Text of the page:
Me and My Dad. September 8th 2007

Dad and Ayden. Mothers Day 2007

I remember calling home and him answering the phone. There was a change in his speech, he was slurring. I remember asking mom what was wrong with him. I even remember asking her if he had been drinking, though my dad didn't drink. She said she didn't know, something was going on and they had a couple Dr appt set up over the next few weeks. He had been having weakness in his arms and his speech was getting worse. Many diagnosis' came up over the next few weeks but it was the one we were not expecting that was thrown on the table a few weeks later…

Mom, Ayden and Dad. August 27th 2008


My Father was diagnosed with ALS on September 18th 2008. I remember that day. Every year, I remember that day. I remember going to the neurologist with my parents hoping we were going to be told they had ruled that specific diagnosis out. That it was something simple that could be fixed with a pill or a simple surgery. Thats not what happened. Thats not what we were told. ALS. Mom and I knew that that meant, her more so than me. I knew it was a life sentence but I had no idea just how bad it would be. Dad didn't either, though he stated he didn't want to know. I didnt blame him.

Dad and me. Sept 2008

Dad and Ayden. Sept 2008

 BJ and I made the decision to move closer to help out once things started progressing with the disease. We rented out our house (that was NOT a fun and easy task). We put in our 2 week notices and packed up to head east. (Sounds further than it really was) Dad trained BJ at the pawn everyday and Ayden and I tagged along. One of the funniest memories of that time that I remember is driving down the road heading to the shop with BJ in the passenger side and dad in the back. Even though it was still in the beginning stages of the disease, the biggest symptoms he was having was the slurred speech. There was a big black bird in the road and it looked HUGE. I said "Oh my god, what is that!?" Dad answered. I had no clue what he said. I said "Oh, uh, okay." hoping to end the conversation because I didn't have the heart to tell him I didn't understand him. He then said, plain as day, "What did I say?" We all started laughing as I said I had no clue, Im so sorry! Bj then told me it was a Guinea (Fowl, bird). He totally called me out. He helped lighten the mood even though that should have been us.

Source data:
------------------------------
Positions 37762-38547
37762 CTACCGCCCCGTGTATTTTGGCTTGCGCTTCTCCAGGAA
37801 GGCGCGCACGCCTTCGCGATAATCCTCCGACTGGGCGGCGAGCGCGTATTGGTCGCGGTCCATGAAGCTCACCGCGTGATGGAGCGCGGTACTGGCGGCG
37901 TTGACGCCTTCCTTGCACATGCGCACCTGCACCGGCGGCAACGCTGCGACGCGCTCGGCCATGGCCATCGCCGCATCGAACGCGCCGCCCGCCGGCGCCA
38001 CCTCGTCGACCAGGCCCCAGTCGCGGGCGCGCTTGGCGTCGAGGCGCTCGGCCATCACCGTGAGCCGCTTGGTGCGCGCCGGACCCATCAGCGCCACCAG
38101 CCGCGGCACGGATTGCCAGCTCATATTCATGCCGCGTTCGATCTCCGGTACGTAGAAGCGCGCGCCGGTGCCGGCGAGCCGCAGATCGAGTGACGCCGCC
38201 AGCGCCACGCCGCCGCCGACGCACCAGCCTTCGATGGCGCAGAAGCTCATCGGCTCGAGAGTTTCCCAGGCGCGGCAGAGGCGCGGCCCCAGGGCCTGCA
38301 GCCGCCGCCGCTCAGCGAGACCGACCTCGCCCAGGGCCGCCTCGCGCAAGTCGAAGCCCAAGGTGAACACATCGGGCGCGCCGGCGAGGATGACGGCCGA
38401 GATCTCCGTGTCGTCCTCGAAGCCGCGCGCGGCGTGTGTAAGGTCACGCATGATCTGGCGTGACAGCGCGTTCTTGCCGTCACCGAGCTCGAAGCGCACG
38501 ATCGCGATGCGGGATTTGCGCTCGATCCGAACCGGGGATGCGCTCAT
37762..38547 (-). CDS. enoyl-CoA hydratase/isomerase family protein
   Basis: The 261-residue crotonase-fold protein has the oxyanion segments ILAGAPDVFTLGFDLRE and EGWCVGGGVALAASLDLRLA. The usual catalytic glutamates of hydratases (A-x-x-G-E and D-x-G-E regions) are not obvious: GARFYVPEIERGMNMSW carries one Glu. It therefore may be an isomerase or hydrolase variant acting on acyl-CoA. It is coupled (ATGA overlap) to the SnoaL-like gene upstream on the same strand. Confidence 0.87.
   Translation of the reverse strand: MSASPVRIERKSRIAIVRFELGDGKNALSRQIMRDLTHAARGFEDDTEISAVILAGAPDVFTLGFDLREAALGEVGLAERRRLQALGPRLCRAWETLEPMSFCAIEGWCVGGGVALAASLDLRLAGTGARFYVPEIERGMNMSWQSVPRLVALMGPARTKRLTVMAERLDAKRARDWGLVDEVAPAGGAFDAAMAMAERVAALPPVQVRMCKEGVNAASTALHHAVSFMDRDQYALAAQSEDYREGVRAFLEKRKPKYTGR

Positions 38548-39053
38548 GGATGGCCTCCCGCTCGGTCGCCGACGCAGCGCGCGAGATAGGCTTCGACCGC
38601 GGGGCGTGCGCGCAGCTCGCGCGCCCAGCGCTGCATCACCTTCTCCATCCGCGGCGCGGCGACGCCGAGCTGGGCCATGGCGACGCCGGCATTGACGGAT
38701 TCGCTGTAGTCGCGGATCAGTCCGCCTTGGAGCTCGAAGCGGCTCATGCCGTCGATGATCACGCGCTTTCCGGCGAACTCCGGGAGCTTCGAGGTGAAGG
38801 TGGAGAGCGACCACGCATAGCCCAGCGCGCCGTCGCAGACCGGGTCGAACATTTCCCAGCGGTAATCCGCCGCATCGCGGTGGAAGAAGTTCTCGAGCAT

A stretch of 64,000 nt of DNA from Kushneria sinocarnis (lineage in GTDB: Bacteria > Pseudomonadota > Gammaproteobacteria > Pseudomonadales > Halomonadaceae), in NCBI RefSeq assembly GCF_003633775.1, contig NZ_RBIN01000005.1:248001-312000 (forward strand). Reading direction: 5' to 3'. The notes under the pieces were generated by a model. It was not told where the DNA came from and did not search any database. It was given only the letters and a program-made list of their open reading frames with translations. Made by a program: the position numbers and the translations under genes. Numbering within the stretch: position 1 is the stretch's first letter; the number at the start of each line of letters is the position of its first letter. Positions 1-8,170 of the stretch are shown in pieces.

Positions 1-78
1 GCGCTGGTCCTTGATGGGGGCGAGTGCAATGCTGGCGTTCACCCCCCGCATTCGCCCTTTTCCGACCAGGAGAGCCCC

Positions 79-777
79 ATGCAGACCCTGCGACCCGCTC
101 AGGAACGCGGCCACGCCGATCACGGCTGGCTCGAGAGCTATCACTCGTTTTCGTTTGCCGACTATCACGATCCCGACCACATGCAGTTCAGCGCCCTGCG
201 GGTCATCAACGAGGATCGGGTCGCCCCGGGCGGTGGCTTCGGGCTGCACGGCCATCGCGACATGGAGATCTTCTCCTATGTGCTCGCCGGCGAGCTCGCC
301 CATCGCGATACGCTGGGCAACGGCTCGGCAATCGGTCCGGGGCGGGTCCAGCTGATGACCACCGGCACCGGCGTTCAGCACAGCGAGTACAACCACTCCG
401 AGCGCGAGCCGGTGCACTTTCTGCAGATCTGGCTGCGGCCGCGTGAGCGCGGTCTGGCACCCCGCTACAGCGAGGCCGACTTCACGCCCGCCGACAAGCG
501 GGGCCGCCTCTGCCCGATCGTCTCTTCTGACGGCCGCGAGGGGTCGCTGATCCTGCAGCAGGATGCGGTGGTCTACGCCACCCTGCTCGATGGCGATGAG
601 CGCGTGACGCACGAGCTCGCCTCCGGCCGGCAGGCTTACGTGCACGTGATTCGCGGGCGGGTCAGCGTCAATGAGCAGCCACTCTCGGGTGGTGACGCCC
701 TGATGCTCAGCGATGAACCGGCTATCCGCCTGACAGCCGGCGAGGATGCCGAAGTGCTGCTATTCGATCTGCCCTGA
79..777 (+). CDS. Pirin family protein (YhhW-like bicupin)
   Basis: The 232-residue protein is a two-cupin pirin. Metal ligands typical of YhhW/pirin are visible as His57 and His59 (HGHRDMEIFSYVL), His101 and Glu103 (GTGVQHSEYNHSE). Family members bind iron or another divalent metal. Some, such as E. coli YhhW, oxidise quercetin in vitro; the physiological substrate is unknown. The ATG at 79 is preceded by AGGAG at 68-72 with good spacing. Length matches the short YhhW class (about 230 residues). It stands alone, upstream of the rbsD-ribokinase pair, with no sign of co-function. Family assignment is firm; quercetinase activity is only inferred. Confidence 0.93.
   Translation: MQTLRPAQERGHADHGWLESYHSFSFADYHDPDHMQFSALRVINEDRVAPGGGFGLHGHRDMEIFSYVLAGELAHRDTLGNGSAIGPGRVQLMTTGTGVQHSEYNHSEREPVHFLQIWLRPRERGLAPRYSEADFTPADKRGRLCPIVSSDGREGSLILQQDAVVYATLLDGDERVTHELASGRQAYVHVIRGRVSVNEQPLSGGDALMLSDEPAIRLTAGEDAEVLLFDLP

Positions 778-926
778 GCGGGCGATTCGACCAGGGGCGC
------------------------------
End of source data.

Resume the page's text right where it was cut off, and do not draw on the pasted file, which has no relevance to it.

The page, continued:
For the remaining months BJ worked at the shop. I stayed with dad during the day while mom continued to work during the week and she was at home with him during the evening hours and weekend. Some days were better than others. 

Ayden stole papas chair. Fall 2008

When I decided to write about this I had the intentions of writing more than I am. Though now that I am here typing it out, Im not going to go into the details. I honestly just do not want to relive them. I do have to say it was bad. This is not something anyone should have to watch a loved one go through, much less them go through it. Its a terrible terrible disease with no cure in sight. It literally traps you in your own body because you can no longer control it. It is a death sentence. My fathers progressed very very quickly. On July 25th 2009, my father passed away in the early morning hours.